Our success in paper recycling reflects a commitment to conserve natural resources and recognition that recovered paper is an important raw material in producing innovative molded fiber products. Our use of recovered paper keeps it out of landfills and ensures we get the maximum value out of wood fiber.
EPA Comprehensive Procurement Guidelines
Recycling is more than just dropping off your cans, bottles, and newspapers at the curb or at a local collection facility. Diverting recyclables from the waste stream is only the first of three steps in the recycling process. The second step occurs when companies use these recyclables to manufacture new products. The third step comes when consumers purchase products made from recovered materials.
Buying recycled products results in many environmental benefits. It supports local recycling programs by creating markets for the collected materials that are processed and used to manufacture new products. This creates jobs and helps strengthen the economy; conserves natural resources; saves energy; and reduces solid waste, air and water pollutants, and greenhouse gases that contribute to global warming.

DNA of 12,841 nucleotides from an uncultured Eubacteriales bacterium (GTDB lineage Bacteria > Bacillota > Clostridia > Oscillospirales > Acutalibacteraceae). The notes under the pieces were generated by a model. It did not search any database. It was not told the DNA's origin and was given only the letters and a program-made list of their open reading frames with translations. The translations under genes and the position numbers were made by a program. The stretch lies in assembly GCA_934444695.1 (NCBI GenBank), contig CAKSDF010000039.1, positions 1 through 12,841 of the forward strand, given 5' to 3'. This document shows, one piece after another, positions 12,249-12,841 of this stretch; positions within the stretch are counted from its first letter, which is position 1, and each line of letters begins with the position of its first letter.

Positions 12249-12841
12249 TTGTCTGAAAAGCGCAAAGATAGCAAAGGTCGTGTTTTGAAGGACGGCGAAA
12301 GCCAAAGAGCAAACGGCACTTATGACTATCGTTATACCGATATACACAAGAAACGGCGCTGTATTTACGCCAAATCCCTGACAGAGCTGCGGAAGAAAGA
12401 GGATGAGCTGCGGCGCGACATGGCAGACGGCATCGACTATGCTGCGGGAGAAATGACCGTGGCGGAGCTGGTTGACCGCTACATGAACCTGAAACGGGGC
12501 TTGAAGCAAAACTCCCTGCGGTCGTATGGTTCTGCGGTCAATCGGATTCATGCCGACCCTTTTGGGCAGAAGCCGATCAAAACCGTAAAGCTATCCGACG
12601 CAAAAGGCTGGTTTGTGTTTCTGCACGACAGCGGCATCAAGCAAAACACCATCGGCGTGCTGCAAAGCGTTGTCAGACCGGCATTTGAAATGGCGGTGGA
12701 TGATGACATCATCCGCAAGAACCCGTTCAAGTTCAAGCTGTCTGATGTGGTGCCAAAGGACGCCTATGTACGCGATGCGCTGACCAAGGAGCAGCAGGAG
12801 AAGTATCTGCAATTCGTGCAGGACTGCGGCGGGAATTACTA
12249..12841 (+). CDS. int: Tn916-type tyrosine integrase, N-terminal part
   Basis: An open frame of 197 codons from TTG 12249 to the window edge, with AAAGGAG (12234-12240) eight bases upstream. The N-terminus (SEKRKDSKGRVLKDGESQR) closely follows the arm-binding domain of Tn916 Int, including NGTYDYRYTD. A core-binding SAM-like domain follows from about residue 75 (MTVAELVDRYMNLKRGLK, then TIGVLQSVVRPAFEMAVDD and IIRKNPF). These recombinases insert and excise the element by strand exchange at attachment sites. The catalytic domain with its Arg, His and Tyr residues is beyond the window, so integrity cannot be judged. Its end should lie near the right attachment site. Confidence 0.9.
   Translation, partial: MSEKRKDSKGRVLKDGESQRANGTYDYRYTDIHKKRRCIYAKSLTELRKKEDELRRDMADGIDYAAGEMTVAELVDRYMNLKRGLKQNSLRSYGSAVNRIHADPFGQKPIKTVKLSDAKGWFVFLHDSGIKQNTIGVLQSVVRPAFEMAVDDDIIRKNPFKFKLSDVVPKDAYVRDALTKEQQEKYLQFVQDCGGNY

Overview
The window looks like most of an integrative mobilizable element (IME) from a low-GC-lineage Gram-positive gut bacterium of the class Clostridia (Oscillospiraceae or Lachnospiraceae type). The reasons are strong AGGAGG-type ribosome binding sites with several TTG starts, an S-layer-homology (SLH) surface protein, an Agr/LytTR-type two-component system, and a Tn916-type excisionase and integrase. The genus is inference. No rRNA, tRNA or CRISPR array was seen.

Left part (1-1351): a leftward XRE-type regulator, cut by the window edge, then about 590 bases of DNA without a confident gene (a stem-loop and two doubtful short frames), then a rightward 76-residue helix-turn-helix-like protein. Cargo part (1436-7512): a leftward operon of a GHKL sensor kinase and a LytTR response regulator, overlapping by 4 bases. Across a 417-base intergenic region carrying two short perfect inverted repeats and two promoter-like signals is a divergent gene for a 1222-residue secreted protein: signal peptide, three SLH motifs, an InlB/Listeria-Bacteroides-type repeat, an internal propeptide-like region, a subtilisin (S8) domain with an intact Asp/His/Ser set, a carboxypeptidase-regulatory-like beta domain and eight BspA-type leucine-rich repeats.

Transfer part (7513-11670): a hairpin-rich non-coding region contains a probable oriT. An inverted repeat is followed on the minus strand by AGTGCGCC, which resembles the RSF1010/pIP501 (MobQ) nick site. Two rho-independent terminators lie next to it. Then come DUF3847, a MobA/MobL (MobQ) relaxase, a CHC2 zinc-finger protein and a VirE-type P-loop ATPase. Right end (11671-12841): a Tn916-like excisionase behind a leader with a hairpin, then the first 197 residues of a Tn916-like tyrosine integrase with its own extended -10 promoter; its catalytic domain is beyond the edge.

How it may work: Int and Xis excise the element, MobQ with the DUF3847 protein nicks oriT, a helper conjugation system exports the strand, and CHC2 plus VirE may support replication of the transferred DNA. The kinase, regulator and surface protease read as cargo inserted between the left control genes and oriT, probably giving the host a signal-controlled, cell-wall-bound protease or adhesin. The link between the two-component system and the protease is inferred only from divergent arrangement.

A pre-consumer recycled material is defined as that material “diverted from the waste stream during or from the manufacturing process and used as feedstock in the manufacture of new products. Excluded is re-utilization of materials such as rework, regrind, or scrap generated in a process and capable of being reclaimed within the same process that generated it.” (Source ISO 14021)
A post-consumer recycled material is that material generated by households or by commercial, industrial, and institutional facilities in their role as end-users of the product that can no longer be used for its intended purpose. This includes returns of materials from the distribution chain. (Source: ISO 14021)
Recycling Carbon Benefits over Disposal